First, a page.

'A Perfect Soldier': Remembering A Warrior In The Battle Against Homophobia When Leonard Matlovich showed up on Time with the headline "I Am a Homosexual," it shocked many. The decorated Vietnam veteran spent the end of his life advocating against anti-gay discrimination.
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'A Perfect Soldier': Remembering A Warrior In The Battle Against Homophobia

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'A Perfect Soldier': Remembering A Warrior In The Battle Against Homophobia

'A Perfect Soldier': Remembering A Warrior In The Battle Against Homophobia

'A Perfect Soldier': Remembering A Warrior In The Battle Against Homophobia

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  • <iframe src="https://www.npr.org/player/embed/452849153/453072690" width="100%" height="290" frameborder="0" scrolling="no" title="NPR embedded audio player">
  • Transcript

In 1975, Leonard Matlovich appeared on the cover of Time to challenge the military ban on gay service members. Time Inc. hide caption

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Time Inc.

In 1975, Leonard Matlovich appeared on the cover of Time to challenge the military ban on gay service members.

Time Inc.

In September 1975, Time magazine featured decorated Vietnam veteran Leonard Matlovich on the cover. His name was clearly visible on his Air Force uniform, and the headline read: "I Am a Homosexual."

Matlovich — who had come out in a letter to his commanding officer before the cover ran — was challenging the military ban on gay service members.

"I don't know a lot of people that called him Leonard," Jeff Dupre, a longtime friend of Matlovich, recounts during a visit to StoryCorps. "Everyone called him Mat. I met him at a Thanksgiving dinner. We were sitting in the living room and we were watching [the] Macy's Day Parade on Thanksgiving Day."

Matlovich was quiet that day, prompting someone to ask him what he was up to.

"And that's when Mat opened up," Dupre says. "He said, 'Well, you know, they're looking for a candidate to challenge the gays in the military laws. ... Someone who has a good record to make it legal to be in the service and be open. I've got these awards from the service. I think I can do it.' "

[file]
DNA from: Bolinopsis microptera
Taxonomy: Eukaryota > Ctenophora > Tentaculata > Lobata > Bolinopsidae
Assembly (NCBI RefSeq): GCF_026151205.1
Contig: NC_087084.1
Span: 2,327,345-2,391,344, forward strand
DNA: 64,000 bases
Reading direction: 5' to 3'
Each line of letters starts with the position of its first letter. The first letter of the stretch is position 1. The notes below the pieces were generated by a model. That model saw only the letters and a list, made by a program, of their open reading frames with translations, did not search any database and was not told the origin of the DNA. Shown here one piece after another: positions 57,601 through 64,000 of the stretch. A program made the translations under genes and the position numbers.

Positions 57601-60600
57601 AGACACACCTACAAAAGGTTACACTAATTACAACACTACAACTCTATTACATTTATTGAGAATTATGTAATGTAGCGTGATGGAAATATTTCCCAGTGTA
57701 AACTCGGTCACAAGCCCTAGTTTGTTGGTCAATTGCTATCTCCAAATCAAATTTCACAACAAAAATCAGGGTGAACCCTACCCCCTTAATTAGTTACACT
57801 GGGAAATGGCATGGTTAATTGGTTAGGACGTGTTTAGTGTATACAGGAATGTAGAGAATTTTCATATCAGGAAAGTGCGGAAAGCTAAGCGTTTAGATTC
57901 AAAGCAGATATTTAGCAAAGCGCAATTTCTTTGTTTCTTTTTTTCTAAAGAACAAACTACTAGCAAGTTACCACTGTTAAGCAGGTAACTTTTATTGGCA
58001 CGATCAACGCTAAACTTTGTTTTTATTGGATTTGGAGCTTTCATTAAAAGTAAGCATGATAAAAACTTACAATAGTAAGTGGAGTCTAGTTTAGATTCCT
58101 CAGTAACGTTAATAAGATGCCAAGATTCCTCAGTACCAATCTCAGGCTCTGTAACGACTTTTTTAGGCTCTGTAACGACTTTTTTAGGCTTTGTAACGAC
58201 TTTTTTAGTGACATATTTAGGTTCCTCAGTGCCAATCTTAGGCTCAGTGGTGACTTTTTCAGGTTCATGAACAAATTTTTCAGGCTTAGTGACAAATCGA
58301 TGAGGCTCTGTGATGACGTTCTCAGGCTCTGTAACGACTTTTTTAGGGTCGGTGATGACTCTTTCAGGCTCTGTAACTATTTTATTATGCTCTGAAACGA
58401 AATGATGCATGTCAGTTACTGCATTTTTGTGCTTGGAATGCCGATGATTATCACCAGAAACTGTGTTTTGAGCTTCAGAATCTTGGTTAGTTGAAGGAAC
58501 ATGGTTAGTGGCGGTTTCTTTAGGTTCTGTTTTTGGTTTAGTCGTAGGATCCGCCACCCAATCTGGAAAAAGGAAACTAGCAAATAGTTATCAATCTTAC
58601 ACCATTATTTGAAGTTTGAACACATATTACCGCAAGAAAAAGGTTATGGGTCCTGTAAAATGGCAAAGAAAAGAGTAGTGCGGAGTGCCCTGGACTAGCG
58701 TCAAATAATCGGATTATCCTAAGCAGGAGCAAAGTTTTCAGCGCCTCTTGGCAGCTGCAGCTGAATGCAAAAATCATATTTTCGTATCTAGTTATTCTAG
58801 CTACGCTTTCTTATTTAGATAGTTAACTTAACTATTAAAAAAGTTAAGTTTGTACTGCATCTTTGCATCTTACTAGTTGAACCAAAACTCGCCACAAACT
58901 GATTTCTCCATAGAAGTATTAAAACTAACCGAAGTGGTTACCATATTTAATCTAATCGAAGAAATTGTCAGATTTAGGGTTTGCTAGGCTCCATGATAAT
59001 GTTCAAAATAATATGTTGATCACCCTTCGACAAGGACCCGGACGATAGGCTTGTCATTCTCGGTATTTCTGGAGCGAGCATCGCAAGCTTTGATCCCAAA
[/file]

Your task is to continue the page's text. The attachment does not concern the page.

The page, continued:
Matlovich's friend discouraged him, saying he was too quiet. And he pointed out that Mat wasn't out yet, adding, "You're not ready for that." The subject changed, and everyone went back to their turkey-day business.

But Matlovich decided to go through with it, and when Dupre saw the cover, he was blown away.

Jeff Dupre (right) and his husband, David Phillips, during a recent visit to StoryCorps, where Dupre talked about his friend and gay activist Leonard Matlovich. StoryCorps hide caption

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StoryCorps

Jeff Dupre (right) and his husband, David Phillips, during a recent visit to StoryCorps, where Dupre talked about his friend and gay activist Leonard Matlovich.

StoryCorps

"I mean, it was pretty wild. There it was on the rack. He was glancing up, shiny eyes, curly hair, with the headline: 'I Am a Homosexual.' And I just stared at it. I just couldn't believe it," Dupre says.

When Mat called, Dupre told him how proud he was of him, but then the two men fell out of touch. Matlovich died of AIDS in 1988. He was 44 years old.

"I didn't even know he was sick," Dupre says. "He was buried in D.C., and his headstone does not have his name on it. It strictly says, 'A gay Vietnam veteran,' and the inscription on it is, 'When I was in the military they gave me a medal for killing two men and a discharge for loving one.' "

"He ... was the epitome of a perfect soldier, one of those people that stuck his neck out, and he was proud to be the person to challenge that law," Dupre says.

Matlovich was originally given a general discharge, but fought that and got it changed to an honorable discharge. He then fought a court battle to try to get the Air Force to take him back — in the end, rather than reinstate him, they gave him a settlement in 1980.

Audio produced for Morning Edition by Nadia Reiman.

StoryCorps is a national nonprofit that gives people the chance to interview friends and loved ones about their lives. These conversations are archived at the American Folklife Center at the Library of Congress, allowing participants to leave a legacy for future generations. Learn more, including how to interview someone in your life, at StoryCorps.org.

Correction Oct. 30, 2015

A previous Web version of this story incorrectly spelled Leonard Matlovich's nickname as Matt.